Tuesday 9th June 2020 The rest of the tribe
from Genesis 30
When Rachel saw that she bore Jacob no children, she envied her sister; and she said to Jacob, ‘Give me children, or I shall die!’ Jacob became very angry with Rachel and said, ‘Am I in the place of God, who has withheld from you the fruit of the womb?’ Then she said, ‘Here is my maid Bilhah; go in to her, that she may bear upon my knees and that I too may have children through her.’ So she gave him her maid Bilhah as a wife; and Jacob went in to her. And Bilhah conceived and bore Jacob a son. Then Rachel said, ‘God has judged me, and has also heard my voice and given me a son’; therefore she named him Dan. Rachel’s maid Bilhah conceived again and bore Jacob a second son. Then Rachel said, ‘With mighty wrestlings I have wrestled with my sister, and have prevailed’; so she named him Naphtali.
When Leah saw that she had ceased bearing children, she took her maid Zilpah and gave her to Jacob as a wife. Then Leah’s maid Zilpah bore Jacob a son. And Leah said, ‘Good fortune!’ so she named him Gad. Leah’s maid Zilpah bore Jacob a second son. And Leah said, ‘Happy am I! For the women will call me happy’; so she named him Asher.
…When Jacob came from the field in the evening, Leah went out to meet him, and said, ‘You must come in to me; …So he lay with her that night. And God heeded Leah, and she conceived and bore Jacob a fifth son. Leah said, ‘God has given me my hire because I gave my maid to my husband’; so she named him Issachar. And Leah conceived again, and she bore Jacob a sixth son. Then Leah said, ‘God has endowed me with a good dowry; now my husband will honour me, because I have borne him six sons’; so she named him Zebulun. Afterwards she bore a daughter, and named her Dinah.
Then God remembered Rachel, and God heeded her and opened her womb. She conceived and bore a son, and said, ‘God has taken away my reproach’; and she named him Joseph, saying, ‘May the Lord add to me another son!’
More babies than an episode of Call the Midwife in this collection of birth announcements of Jacob’s children! What can we learn from this story of heartfelt emotions over many years within difficult relationships, the experiences of the sisters, and their voiceless servants acting as surrogate mothers?
Leah and Rachel are forced into a toxic situation and conflict is inevitable. There is always potential for harm in multiple relationships. Polygamy might be seen as putting the man in charge of female sexuality: however in this passage we see the sisters manipulating the situation, directing Jacob in order to further their own aims of bearing sons, and in competition for his affection and their individual status and happiness.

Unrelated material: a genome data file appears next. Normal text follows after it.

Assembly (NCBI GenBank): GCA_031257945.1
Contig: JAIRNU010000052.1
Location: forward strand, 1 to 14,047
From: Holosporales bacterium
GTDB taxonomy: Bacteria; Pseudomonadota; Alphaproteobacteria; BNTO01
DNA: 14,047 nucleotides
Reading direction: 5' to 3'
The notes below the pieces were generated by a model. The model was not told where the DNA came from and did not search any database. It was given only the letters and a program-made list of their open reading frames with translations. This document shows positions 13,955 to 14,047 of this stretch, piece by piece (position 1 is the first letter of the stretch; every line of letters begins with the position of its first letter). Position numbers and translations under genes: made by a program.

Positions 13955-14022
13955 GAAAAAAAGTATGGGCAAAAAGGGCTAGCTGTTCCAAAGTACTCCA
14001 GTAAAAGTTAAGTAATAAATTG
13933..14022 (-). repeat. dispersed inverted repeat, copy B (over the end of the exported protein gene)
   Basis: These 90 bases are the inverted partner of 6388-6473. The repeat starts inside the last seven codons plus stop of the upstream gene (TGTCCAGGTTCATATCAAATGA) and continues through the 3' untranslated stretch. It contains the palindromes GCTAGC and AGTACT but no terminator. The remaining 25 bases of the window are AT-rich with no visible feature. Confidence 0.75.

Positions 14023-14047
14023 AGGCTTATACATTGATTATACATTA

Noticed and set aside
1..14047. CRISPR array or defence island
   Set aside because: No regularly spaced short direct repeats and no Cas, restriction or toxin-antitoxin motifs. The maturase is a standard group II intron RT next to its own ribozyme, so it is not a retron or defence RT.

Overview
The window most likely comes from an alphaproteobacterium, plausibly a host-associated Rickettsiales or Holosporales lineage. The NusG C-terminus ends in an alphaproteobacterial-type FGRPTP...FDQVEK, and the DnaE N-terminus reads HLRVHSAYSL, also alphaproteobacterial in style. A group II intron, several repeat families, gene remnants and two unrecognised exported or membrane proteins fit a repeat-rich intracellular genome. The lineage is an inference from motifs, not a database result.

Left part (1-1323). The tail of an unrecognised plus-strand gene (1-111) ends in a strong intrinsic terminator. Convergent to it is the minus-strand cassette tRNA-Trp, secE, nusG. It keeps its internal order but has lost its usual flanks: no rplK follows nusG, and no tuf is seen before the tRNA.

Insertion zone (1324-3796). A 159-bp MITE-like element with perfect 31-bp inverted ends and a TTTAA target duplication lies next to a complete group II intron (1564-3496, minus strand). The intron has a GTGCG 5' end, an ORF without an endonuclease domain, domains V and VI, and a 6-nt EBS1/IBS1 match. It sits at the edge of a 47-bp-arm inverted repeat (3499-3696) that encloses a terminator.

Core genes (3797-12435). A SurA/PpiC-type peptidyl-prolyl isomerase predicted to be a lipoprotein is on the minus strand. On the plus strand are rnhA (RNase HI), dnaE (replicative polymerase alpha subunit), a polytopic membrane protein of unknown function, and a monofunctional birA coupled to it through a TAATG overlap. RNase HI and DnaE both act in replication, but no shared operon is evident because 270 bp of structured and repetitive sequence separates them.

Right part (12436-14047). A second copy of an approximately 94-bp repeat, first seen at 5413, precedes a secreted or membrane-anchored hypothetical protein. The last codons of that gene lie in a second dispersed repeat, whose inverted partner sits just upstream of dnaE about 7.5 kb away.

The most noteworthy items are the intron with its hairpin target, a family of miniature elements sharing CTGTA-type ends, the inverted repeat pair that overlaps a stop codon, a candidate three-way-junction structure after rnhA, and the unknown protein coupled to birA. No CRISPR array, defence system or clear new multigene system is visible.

Although there are many stories of polygamy in the Old Testament, culminating in Solomon with his hundreds of wives and concubines, it seem clear from Genesis that monogamy is God’s intent: ‘a man shall leave his parents and cleave to his wife and the two shall become one flesh’. By the end of Old Testament history this is being emphasised again as in Malachi 2 the idea of covenantal monogamy becomes the norm. Paul sees the relationship between Christ and the Church as a marriage: a lifelong loving commitment between two individuals.
We could compare Rachel’s story with other examples of infertility in the Bible and their resolution: this is not the only story in which deception and guile plays a part. Rachel eventually is blessed with bearing sons fathered by her husband, as ‘God remembered Rachel’. Both Leah and Rachel clearly believed that children were a gift from the Lord who said ‘Go forth and multiply’. We too can identify with seeing children as a blessing from the Lord, even if in today’s crowded world smaller families are preferable.
God of compassion,
God of loving relationships,
strengthen us in our daily living
that in joy and in sorrow
we may know the power of your presence
to bind together and to heal;
through Jesus Christ our Lord.
Based on a prayer at